We understand Ethan’s rage. His brother’s family was slaughtered by the Comanche, one niece raped and murdered, the other taken captive. He has no hope, really, of saving the girl: “They’ll keep her to raise as one of their own until . . . till she’s of an age to . . .”  And yet he and Martin will devote five years of their lives to finding her, sheerly for revenge. Ethan has nothing else to live for but vengeance.

Dealing with “savages” has reduced the Texas pioneers to their most primitive elements.  In the strong sun that bakes this barren landscape dry, only a strong hate like Ethan’s survives. Time and time again, his style of frontier justice wins out over the more civilized morality upheld by the settlers. Ethan’s brother’s family gathers around the dining room table, eating supper off of blue willow china. There he sits among them, tightly coiled, venting his racist fury on poor Martin, the baby he rescued after his (white) parents had been massacred by Indians.

“Hell, I could mistake you for a half-breed,” he says, and seems displeased when Martin confirms that he is an eighth Cherokee. One drop of Indian blood is all it takes to taint a white man, and any white woman of an age to . . .  is as good as dead.

The trailer for The Searchers plays up Wayne’s character’s courage, passion, tenderness, and love. This seems to be trading on Wayne’s reputation from earlier pictures. The decency of the character he played in Stagecoach, or his gentlemanly conduct in Sands of Iwo Jima toward a women forced by circumstances to sell her body after her baby’s father was killed.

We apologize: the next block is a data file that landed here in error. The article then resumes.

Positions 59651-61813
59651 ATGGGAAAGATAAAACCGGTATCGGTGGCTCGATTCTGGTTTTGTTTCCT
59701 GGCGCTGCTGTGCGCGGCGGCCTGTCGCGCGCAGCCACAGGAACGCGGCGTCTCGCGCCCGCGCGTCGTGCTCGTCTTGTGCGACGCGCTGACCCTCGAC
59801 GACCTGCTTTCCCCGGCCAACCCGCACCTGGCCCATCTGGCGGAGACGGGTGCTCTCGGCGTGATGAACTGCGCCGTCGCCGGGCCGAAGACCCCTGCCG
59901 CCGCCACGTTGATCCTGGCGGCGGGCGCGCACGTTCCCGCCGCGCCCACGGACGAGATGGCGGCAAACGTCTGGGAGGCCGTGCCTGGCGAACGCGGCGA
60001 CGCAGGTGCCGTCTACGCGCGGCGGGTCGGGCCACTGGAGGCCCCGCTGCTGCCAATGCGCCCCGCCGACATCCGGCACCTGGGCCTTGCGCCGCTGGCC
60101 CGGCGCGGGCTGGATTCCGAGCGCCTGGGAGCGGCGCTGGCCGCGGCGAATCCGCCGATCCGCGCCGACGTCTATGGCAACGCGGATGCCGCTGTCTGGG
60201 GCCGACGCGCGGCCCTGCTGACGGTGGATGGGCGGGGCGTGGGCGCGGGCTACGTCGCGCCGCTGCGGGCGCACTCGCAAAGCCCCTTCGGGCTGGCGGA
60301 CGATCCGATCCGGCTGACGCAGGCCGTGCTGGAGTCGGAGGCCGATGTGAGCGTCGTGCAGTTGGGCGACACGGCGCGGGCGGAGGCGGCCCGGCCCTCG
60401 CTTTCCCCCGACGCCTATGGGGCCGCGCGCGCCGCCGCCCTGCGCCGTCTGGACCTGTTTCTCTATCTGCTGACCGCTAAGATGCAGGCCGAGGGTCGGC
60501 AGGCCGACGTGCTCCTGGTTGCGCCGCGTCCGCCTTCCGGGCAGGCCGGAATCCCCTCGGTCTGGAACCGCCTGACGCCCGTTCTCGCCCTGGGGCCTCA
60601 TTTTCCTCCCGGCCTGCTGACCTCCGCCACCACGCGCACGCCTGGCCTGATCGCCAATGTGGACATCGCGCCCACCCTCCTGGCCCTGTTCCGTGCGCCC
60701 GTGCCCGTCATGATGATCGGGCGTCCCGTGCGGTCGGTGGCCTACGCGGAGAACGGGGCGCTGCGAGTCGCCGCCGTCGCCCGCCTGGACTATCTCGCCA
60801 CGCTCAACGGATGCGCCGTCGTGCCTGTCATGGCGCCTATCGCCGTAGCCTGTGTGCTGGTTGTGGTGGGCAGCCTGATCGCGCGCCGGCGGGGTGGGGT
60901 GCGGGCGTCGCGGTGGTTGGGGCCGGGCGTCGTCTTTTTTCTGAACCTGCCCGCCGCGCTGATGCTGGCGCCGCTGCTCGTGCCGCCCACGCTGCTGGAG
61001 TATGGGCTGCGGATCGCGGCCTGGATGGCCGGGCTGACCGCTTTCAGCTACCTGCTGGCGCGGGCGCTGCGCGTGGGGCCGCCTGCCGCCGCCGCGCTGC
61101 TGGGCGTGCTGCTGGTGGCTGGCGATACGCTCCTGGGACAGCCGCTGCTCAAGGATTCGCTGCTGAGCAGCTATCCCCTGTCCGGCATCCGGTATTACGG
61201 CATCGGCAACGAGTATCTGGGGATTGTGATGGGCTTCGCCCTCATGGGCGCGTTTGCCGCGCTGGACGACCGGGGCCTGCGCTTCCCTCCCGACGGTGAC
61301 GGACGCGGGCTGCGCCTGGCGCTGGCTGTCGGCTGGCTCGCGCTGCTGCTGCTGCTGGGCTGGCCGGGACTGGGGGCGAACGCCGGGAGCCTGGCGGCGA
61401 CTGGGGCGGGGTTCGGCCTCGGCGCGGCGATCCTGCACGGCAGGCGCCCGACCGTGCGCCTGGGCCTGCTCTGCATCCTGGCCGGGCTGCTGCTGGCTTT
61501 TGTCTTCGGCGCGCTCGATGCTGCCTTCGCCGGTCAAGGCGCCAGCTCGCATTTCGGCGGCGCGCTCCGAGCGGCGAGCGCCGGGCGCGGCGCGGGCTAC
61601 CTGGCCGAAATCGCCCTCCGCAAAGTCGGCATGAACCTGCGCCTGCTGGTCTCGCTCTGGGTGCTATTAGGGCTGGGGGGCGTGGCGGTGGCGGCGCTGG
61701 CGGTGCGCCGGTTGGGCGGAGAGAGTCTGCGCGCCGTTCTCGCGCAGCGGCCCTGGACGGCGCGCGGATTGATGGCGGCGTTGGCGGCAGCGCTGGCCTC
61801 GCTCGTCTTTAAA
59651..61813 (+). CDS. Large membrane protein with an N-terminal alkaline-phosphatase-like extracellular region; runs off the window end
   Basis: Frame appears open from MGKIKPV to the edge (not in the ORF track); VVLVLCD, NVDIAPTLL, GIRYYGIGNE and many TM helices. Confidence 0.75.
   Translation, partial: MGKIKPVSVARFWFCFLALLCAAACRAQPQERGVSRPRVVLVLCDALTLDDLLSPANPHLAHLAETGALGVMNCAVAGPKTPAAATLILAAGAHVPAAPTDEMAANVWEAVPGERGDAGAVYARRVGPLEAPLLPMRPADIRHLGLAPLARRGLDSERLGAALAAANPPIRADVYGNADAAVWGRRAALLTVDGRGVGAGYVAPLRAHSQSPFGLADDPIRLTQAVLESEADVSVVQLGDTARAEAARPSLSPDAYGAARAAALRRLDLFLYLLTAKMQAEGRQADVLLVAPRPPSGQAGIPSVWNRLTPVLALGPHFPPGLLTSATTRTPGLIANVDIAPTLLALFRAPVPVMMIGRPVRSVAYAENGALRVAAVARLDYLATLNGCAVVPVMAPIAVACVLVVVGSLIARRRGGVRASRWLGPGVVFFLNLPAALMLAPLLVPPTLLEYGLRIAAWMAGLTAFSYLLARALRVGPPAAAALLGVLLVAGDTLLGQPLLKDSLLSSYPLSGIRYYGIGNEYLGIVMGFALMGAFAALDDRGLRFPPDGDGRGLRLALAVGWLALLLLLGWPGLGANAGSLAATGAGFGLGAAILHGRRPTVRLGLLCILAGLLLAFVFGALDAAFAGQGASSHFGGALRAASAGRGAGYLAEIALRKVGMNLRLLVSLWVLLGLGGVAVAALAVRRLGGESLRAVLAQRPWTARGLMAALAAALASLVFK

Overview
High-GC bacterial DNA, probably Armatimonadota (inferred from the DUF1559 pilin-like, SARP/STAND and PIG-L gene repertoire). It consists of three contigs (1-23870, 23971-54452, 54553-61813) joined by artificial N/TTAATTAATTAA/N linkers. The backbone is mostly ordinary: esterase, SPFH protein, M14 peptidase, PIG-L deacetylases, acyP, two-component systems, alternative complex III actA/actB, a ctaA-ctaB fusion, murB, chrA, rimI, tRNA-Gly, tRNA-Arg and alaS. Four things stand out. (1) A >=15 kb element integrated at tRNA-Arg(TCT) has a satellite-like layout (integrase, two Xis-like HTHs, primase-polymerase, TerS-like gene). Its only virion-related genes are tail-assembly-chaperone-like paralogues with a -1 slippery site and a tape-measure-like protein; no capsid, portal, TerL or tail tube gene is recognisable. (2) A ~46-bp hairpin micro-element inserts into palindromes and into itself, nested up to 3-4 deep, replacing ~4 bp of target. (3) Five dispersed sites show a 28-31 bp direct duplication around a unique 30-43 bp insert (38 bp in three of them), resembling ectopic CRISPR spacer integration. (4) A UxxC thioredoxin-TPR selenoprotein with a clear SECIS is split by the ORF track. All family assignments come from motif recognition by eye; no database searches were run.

searchers final shotI’d say John Ford was trading on Wayne’s reputation to encourage audiences in 1950s America to examine their own racial attitudes. In an often-imitated shot at the end of  the picture, Ethan is framed in a doorway, excluded from the warm domestic scene inside a settler’s home. His style of frontier justice is no longer needed and his values are revealed for the anachronism they are.

Stagecoach

Forget the Apaches. Geronimo and his gang are just noise in this picture. Okay, noise and a few well-aimed arrows. The threat they pose keeps our little party of stagecoach travelers moving right along, I’ll grant you that, but they’re not necessary.

John Wayne is necessary. The moment he appears by the side of the trail to hitch a ride is when the story truly begins.wayne His interest turns the prostitute, Dallas, into a good woman. His recognition of Doc lends the sorry alcoholic a touch of dignity. The two of them come into their own when Lucy Mallory goes into labor.

Maybe the best service Wayne renders is telling the embezzling banker Henry Gatewood off, early on. Gatewood is almost TOO perfect a symbol of everything that’s wrong with America. Just look at how he treats the enlisted man who is called away by his commanding officer:

I can’t get over the impertinence of that young lieutenant. I’ll make it warm for that shake-tail! I’ll report him to Washington – we pay taxes to the government and what do we get? Not even protection from the army! I don’t know what the government is coming to. Instead of protecting businessmen, it pokes its nose into business! Why, they’re even talking now about having *bank* examiners. As if we bankers don’t know how to run our own banks! Why, at home I have a letter from a popinjay official saying they were going to inspect my books. I have a slogan that should be blazoned on every newspaper in this country: America for the Americans! The government must not interfere with business! Reduce taxes! Our national debt is something shocking. Over one billion dollars a year! What this country needs is a businessman for president!

Of course, you can’t imagine anyone talking like that nowadays, but if they did, it would be good to have the Duke around to tell ’em off.